Dose Finding by the Continual Reassessment Method (Chapman & Hall/CRC Biostatistics Series 41)
By: Ying Kuen Cheung (author)Hardback
1 - 2 weeks availability
As clinicians begin to realize the important role of dose-finding in the drug development process, there is an increasing openness to "novel" methods proposed in the past two decades. In particular, the Continual Reassessment Method (CRM) and its variations have drawn much attention in the medical community, though it has yet to become a commonplace tool. To overcome the status quo in phase I clinical trials, statisticians must be able to design trials using the CRM in a timely and reproducible manner. A self-contained theoretical framework of the CRM for researchers and graduate students who set out to learn and do research in the CRM and dose-finding methods in general, Dose Finding by the Continual Reassessment Method features: * Real clinical trial examples that illustrate the methods and techniques throughout the book * Detailed calibration techniques that enable biostatisticians to design a CRM in timely manner * Limitations of the CRM are outlined to aid in correct use of method This book supplies practical, efficient dose-finding methods based on cutting edge statistical research.
More than just a cookbook, it provides full, unified coverage of the CRM in addition to step-by-step guidelines to automation and parameterization of the methods used on a regular basis. A detailed exposition of the calibration of the CRM for applied statisticians working with dose-finding in phase I trials, the book focuses on the R package 'dfcrm' for the CRM and its major variants. The author recognizes clinicians' skepticism of model-based designs, and addresses their concerns that the time, professional, and computational resources necessary for accurate model-based designs can be major bottlenecks to the widespread use of appropriate dose-finding methods in phase I practice. The theoretically- and empirically-based methods in Dose Finding by the Continual Reassessment Method will lessen the statistician's burden and encourage the continuing development and implementation of model-based dose-finding methods.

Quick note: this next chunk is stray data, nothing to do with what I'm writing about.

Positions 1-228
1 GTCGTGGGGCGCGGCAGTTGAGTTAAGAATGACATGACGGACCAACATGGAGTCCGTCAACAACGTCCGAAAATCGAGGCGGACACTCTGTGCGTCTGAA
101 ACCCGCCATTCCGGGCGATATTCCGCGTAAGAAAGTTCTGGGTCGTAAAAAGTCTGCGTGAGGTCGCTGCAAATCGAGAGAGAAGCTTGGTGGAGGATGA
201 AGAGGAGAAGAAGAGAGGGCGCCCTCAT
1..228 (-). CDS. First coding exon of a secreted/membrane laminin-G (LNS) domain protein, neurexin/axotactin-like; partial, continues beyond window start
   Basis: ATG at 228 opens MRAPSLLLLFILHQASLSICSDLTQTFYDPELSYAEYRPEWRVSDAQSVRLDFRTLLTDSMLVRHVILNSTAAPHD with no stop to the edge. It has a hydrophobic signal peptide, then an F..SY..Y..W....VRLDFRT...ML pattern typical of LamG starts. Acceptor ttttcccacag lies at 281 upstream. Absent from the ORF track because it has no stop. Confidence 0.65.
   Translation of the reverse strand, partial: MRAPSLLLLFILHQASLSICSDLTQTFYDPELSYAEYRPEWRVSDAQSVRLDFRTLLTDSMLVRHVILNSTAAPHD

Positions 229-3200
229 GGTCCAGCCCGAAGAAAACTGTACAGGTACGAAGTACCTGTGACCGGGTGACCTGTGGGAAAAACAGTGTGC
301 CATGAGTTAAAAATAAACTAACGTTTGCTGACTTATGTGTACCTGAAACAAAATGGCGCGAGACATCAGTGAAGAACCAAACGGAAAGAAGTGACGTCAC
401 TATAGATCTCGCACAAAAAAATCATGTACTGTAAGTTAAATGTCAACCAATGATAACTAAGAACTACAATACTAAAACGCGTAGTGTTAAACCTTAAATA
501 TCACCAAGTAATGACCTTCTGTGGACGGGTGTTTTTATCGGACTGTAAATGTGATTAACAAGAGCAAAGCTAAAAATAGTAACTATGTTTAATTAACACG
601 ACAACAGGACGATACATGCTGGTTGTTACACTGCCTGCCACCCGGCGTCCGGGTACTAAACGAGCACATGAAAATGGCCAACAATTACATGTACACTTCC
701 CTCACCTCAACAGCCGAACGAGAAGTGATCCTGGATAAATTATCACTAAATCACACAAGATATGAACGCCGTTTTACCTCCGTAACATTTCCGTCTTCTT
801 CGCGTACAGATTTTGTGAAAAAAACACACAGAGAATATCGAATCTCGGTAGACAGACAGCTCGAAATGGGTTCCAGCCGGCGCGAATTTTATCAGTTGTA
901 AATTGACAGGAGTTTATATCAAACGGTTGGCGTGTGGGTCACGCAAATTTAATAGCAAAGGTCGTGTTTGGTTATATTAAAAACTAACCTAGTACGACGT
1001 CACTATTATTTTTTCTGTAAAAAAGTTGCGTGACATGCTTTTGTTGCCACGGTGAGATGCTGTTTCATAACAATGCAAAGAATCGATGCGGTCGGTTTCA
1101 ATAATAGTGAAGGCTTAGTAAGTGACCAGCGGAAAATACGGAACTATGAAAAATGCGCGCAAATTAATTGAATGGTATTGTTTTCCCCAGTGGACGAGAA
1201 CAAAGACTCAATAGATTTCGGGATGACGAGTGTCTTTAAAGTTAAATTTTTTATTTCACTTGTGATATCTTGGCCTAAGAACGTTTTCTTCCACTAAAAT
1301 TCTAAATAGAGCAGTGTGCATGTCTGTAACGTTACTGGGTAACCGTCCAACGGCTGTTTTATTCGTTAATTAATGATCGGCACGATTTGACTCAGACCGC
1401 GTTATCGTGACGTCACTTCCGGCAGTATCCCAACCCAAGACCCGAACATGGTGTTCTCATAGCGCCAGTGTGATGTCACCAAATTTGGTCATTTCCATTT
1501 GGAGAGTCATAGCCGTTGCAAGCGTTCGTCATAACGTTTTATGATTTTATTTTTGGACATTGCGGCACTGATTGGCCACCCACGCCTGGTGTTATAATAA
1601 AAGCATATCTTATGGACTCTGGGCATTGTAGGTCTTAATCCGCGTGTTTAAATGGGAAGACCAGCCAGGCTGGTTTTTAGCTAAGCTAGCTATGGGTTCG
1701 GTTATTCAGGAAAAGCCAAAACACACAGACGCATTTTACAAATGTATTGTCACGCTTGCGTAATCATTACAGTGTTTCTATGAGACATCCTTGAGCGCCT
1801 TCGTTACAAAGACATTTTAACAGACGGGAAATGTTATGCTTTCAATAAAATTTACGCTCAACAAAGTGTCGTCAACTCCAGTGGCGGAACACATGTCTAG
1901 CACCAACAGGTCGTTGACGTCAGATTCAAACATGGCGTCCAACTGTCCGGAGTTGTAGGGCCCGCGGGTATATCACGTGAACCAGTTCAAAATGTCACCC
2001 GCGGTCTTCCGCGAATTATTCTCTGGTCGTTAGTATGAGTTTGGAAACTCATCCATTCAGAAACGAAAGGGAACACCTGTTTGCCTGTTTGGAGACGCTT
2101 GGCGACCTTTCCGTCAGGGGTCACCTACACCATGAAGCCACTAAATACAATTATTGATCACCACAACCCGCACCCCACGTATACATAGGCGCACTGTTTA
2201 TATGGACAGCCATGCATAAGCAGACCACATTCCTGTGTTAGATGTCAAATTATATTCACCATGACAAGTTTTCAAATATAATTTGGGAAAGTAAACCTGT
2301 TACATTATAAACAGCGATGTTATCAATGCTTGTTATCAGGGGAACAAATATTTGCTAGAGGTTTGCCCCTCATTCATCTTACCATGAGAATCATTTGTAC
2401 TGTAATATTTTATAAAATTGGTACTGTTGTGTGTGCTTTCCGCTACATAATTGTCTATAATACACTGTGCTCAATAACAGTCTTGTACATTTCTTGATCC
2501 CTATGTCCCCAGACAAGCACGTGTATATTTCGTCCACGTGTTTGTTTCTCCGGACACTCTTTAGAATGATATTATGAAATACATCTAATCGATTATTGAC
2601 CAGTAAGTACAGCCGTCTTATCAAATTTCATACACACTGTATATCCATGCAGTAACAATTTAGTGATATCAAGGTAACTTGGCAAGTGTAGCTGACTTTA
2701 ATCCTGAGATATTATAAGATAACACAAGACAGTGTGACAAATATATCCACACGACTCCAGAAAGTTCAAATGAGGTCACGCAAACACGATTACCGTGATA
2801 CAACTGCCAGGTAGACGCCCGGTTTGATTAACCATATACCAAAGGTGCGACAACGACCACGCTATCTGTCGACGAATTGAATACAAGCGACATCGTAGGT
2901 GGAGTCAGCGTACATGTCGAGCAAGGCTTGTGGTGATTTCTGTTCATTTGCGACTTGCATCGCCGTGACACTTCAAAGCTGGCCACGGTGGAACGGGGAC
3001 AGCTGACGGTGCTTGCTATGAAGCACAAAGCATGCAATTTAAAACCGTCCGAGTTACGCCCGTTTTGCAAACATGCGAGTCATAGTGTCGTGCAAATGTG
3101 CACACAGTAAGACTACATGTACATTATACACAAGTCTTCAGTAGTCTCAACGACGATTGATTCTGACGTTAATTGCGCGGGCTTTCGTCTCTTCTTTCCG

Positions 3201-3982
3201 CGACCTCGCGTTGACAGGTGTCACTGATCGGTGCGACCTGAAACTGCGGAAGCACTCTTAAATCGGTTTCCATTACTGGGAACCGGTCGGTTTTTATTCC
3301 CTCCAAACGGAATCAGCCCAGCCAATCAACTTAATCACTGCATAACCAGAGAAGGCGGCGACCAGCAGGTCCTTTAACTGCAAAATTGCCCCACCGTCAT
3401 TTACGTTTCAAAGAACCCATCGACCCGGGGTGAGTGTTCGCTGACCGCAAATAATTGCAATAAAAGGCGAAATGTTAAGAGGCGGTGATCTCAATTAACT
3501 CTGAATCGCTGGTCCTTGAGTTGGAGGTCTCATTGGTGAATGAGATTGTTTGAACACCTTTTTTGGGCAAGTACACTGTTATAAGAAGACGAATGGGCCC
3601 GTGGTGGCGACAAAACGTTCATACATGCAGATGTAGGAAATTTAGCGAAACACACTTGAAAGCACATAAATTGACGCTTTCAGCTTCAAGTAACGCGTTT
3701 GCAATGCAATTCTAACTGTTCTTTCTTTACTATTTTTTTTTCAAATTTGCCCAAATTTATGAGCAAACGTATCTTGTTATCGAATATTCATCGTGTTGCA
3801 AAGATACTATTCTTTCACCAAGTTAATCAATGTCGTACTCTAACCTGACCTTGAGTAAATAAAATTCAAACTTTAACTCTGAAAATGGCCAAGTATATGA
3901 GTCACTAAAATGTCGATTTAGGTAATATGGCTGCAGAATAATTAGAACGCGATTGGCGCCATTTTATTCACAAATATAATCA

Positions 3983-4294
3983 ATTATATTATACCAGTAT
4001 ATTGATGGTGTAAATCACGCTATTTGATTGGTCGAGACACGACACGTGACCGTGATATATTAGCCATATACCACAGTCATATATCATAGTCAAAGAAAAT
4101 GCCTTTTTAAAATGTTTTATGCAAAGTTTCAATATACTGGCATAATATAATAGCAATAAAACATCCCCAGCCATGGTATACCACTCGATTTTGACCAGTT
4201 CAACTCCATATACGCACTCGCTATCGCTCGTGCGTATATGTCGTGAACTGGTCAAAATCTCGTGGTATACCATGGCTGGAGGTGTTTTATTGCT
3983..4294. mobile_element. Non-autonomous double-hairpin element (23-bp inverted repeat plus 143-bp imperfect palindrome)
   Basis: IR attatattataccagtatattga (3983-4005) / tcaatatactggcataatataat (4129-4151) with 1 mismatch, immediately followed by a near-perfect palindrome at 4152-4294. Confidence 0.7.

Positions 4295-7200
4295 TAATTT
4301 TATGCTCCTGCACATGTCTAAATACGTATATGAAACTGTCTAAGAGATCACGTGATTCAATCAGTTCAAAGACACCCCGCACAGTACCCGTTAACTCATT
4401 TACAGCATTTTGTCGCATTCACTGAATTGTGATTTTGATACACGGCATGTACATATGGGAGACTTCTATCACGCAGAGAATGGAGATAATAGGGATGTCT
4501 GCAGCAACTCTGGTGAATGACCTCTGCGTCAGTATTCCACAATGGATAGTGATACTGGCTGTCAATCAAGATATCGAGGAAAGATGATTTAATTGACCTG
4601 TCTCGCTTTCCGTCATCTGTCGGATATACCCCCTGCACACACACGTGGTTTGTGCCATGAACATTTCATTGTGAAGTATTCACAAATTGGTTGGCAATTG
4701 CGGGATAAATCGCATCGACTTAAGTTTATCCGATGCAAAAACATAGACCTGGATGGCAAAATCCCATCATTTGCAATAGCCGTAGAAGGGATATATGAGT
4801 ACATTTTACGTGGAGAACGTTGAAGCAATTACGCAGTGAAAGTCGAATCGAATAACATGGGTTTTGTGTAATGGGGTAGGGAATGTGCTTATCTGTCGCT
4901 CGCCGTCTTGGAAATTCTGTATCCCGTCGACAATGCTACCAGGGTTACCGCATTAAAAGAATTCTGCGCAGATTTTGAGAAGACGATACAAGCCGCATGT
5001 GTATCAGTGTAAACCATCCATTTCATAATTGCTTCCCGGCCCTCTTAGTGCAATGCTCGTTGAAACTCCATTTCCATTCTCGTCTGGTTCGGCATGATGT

Department of Biostatistics, Columbia University, USA
Fundamentals Introduction Dose Finding in Clinical Trials The Maximum Tolerated Dose An Overview of Methodology Bibliographic Notes Exercises and Further Results The Continual Reassessment Method Introduction One-Stage Bayesian CRM Two-Stage CRM Simulating CRM Trials Practical Modifications Bibliographic Notes Exercises and Further Results One-Parameter Dose-ToxicityModels Introduction -Equivalent Models Model Assumptions+ Proof of Theorem 4.1+ Exercises and Further Results Theoretical Properties Introduction Coherence Large-Sample Properties Proofs+ Exercises and Further Results Empirical Properties Introduction Operating Characteristics A Nonparametric Optimal Benchmark Exercises and Further Results Design Calibration Specifications of a CRM Design Introduction Specifying the Clinical Parameters A Roadmap for Choosing the Statistical Component The Trial-and-Error Approach: Two Case Studies Initial Guesses of Toxicity Probabilities Introduction Half-width ( ) of Indifferent Interval Calibration of 77 Case Study: The Bortezomib Trial Exercises and Further Results Least Informative Normal Prior Introduction Least Informative Prior Calibration of 93 Optimal Least Informative Model Revisiting the Bortezomib Trial Initial Design Introduction Ordering of Dose Sequences Building Reference Initial Designs Practical Issues Case Study: NeuSTART Exercises and Further Results CRM and Beyond The Time-to-Event CRM Introduction The Basic Approach Numerical Illustration Enrollment Scheduling Theoretical Properties+ Two-Stage Design BibliographicNotes Exercises and Further Results CRM withMultiparameter Models Introduction Curve-Free Methods Rigidity Two-Parameter CRM+ BibliographicNotes Exercise and Further Results When the CRM Fails Introduction Trade-Off Perspective of MTD Bivariate Dose Finding Stochastic Approximation Introduction The Past Literature The Present Relevance The Future Challenge Assumptions on M(x) and Y (x)+ Exercises and Further Results References Index
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- ID: 9781420091519
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